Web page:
As I now approach week six since the operation healing is going well; and after about four weeks I did get follow-up appointment with the surgeon which was reassuring, though it might have helped reduce my worrying if I had been told this would happen when I had the operation! We really don’t like uncertainty! Plus, I will look back in a few months and (hopefully) say it went to plan and all is well!
There is a reason why I am sharing my experiences, because during my recovery one of my yoga students told me about a new book called Recovery: The Lost Art of Convalescence, by Dr Gavin Francis.
I have just read this book, and its relevance to my experience is spot on. Francis, who has worked for more than 20 years as medical practitioner, mostly as a GP, and written several books, has written a short (about 84 pages) but succinctly put argument that we have forgotten the importance of recovery and convalescence.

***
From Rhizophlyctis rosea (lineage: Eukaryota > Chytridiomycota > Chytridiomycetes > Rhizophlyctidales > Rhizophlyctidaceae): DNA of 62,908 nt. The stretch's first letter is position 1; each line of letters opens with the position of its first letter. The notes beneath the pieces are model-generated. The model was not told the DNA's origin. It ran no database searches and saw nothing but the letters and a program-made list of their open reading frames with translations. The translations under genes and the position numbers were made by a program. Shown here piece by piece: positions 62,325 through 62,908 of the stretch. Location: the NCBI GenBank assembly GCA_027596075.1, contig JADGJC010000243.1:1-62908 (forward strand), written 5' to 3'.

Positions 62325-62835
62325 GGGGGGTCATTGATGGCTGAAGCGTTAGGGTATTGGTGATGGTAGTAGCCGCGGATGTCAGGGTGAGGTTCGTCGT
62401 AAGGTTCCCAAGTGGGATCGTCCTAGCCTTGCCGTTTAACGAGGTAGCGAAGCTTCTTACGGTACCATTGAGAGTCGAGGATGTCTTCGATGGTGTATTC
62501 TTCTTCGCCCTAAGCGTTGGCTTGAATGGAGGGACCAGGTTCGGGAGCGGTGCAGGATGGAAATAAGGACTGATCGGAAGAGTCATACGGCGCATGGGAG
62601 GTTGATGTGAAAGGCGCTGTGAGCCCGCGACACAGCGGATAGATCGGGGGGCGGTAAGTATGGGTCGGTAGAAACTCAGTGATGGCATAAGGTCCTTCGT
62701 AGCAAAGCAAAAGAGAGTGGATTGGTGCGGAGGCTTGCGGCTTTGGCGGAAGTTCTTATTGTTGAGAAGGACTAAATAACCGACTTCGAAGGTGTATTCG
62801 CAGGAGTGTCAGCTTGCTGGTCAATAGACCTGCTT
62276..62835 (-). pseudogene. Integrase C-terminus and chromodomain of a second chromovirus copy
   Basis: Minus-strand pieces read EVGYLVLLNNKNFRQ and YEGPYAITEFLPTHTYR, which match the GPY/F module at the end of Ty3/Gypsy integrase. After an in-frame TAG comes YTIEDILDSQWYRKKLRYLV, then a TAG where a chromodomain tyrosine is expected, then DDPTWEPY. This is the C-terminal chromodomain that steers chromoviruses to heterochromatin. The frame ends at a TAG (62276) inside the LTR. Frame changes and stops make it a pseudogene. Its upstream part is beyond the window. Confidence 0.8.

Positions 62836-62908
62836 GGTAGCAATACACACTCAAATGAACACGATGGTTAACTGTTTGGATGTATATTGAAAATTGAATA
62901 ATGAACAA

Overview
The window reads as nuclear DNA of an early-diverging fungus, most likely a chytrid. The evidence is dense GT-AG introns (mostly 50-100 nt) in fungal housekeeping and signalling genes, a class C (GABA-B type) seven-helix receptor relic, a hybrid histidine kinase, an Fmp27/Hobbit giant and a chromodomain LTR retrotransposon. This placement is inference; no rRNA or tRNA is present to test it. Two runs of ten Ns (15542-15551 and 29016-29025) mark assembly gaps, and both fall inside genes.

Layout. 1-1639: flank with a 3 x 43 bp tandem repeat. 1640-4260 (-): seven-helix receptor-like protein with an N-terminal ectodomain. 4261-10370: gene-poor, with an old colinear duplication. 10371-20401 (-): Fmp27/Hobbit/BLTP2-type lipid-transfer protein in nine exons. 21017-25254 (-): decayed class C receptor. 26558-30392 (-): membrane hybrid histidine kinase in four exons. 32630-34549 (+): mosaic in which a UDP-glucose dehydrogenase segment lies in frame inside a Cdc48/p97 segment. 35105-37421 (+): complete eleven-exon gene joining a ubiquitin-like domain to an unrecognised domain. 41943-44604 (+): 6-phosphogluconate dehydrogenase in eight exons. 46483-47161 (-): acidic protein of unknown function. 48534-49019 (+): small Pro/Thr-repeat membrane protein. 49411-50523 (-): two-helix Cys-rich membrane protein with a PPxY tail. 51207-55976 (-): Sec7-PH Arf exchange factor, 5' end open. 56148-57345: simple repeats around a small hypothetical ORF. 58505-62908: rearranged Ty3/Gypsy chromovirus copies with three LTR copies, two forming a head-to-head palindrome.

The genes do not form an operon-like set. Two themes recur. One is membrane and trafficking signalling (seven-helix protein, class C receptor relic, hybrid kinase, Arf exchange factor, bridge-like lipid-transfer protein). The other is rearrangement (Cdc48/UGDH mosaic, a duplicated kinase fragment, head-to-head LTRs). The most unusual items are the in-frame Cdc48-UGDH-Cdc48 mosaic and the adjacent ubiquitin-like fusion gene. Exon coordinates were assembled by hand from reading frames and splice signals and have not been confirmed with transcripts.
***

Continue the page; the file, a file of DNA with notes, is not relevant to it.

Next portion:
He writes that “it’s curious that the words ‘recovery’ and ‘convalescence’ are generally absent from the index of medical textbooks.” His book is filled with important observations and insights into recovery and convalescence, or rather the lack of it in our modern world (I should mention, he does make it clear that his book is about the medical world he is trained in, not the host of alternative health techniques that exist).
He comments: “The medicine I was trained in often assumes that once the crisis has passed, the body and mind find ways to heal themselves – there’s almost nothing more said on the matter. But after nearly 20 years as a GP I’ve often found that the reverse is true: guidance and encouragement through the process of recovery can be indispensable.”
And he adds: “Odd as it seems, my patients often need to be granted permission to take the time to recover that they need.”
Convalescence itself, writes Francis, comes from a word meaning “to grow in strength”. And this can take time, and vary from person to person. There is no exact timetable for everyone or anyone. As he writes: recovery and comparison don’t mix: everyone has a different tempo of convalescence and will require different strategies.
Listening to our own body and learning what it requires is an important part of recovery. “Convalescence insists we acquire a new language of the body, and I encourage people to learn its vocabulary,” writes Francis.